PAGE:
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Via, Streetcar Opponents, Accuse Each Other of Hurting the Poor

Via, Streetcar Opponents, Accuse Each Other of Hurting the Poor

  Via Metro Transit said today the denial of the use of bonds to build two downtown stations for the proposed streetcar system will not stop the streetcar, but the bus line said it will hurt every day bus customers who rely on the bus to get to work, 1200 WOAI news reports.

 

  It’s the latest volley in the increasingly angry rhetoric over the proposed $280 million streetcar plan, which is wildly unpopular among the citizens, but is being pushed through by the Via Metro Transit board in conjunction with top city and county leaders.

 

  "The Attorney General's denial will prove to be a disadvantage to our current riders while not affecting the progress of the modern streetcar project, which remains on schedule," Via said in a statement released today.  "VIA will continue to strive to become a truly regional and multi-modal transit agency despite the efforts of some parties to disrupt our projects."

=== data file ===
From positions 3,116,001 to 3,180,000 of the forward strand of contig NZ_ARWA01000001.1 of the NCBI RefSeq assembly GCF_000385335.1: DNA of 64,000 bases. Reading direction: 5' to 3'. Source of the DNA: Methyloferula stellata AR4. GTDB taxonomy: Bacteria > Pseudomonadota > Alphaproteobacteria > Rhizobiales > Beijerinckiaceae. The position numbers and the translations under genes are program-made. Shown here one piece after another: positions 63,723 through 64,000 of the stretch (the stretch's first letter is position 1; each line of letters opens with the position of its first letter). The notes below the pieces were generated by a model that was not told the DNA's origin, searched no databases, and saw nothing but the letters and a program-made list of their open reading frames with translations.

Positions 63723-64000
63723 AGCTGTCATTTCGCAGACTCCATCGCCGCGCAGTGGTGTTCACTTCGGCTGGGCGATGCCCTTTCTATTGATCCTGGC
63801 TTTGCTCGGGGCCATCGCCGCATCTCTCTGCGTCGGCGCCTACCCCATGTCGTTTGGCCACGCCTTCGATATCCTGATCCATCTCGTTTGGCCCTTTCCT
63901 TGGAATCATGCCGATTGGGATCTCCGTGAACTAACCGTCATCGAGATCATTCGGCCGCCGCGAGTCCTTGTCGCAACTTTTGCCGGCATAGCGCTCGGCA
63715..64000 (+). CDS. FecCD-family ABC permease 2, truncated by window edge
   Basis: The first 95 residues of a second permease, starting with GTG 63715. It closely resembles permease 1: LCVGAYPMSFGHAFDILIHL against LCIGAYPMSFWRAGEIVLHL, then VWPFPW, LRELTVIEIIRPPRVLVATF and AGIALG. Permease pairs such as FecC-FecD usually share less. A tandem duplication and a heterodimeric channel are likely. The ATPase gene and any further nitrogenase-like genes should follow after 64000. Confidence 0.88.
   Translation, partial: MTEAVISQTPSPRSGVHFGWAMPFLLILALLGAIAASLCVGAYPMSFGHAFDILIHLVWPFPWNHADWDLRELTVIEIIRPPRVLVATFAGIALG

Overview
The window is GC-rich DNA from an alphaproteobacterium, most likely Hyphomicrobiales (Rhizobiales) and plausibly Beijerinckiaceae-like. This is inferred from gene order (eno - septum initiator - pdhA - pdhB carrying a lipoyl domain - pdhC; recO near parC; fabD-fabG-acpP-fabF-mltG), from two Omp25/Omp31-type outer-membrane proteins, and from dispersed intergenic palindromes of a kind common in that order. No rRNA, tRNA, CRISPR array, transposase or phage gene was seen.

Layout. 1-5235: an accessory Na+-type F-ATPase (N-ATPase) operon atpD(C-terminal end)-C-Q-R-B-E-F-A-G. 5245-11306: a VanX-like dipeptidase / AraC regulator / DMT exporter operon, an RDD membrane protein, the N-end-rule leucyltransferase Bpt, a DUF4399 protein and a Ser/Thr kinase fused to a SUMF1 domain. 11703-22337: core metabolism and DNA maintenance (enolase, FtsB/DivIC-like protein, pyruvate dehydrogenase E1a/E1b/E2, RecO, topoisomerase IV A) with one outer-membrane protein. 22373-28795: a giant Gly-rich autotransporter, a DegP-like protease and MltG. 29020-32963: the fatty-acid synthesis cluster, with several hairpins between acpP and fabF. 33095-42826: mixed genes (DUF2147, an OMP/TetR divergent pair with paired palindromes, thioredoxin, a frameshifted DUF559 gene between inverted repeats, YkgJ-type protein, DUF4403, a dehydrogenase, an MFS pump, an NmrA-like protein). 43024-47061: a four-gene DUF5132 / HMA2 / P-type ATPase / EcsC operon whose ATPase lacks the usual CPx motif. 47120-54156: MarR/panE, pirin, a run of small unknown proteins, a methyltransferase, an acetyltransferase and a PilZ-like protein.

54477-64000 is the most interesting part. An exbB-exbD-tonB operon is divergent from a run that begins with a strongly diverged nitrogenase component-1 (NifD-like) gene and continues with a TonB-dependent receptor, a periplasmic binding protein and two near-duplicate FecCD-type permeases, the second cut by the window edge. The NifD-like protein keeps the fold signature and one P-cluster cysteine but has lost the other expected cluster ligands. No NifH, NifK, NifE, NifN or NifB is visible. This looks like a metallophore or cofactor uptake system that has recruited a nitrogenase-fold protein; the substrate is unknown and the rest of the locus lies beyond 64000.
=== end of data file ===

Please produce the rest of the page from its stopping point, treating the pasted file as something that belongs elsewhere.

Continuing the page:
But LULAC official George Alejos said it is VIA itself which is hurting the poorest citizens of Bexar County.  He says VIA has turned its back on poor and minority riders in order to build a streetcar which will be used exclusively by wealthy Anglo businessmen and tourists to the city.

 

  He said VIA is even disrespecting its low income riders in its literature.

 

  "Specifically VIA states in its literature that it wants to attract a higher quality of ridership," Alejo said.  "What does that say about the current riders, they're not the high quality you want riding the busses?"

 

  VIA says it will move ahead with streetcar construction, even though the company itself admits that it is $70 million short of the estimated $280 million cost of the project.

 

  Another angle was added to the streetcar battle today when George Rodriguez, the former head of the San Antonio Tea Party and a long time activist, accused VIA of 'threatening and intimidating' him because he was one of the people who filed a lawsuit demanding that VIA not use ATD funds.  That lawsuit has been withdrawn following the Attorney General's ruling.

 

  "They want us to go away, they threatened us?" Rodriguez asked.  "Give me a break.  We're not going to go away."

 

  Anti streetcar activists say the only fair way to proceed with the streetcar plan would be either to call another election on the use of Advanced Transportation District sales tax funds, which voters were promised would not be used to pay for 'light rail' systems, or to call an election on whether to approve the streetcar itself.

 

  There is also a call for the U.S. Justice Department to investigate VIA for allegedly conspiring to deprive minority citizens of their right to vote due to VIA's refusal to put the streetcar issue before the voters.

 

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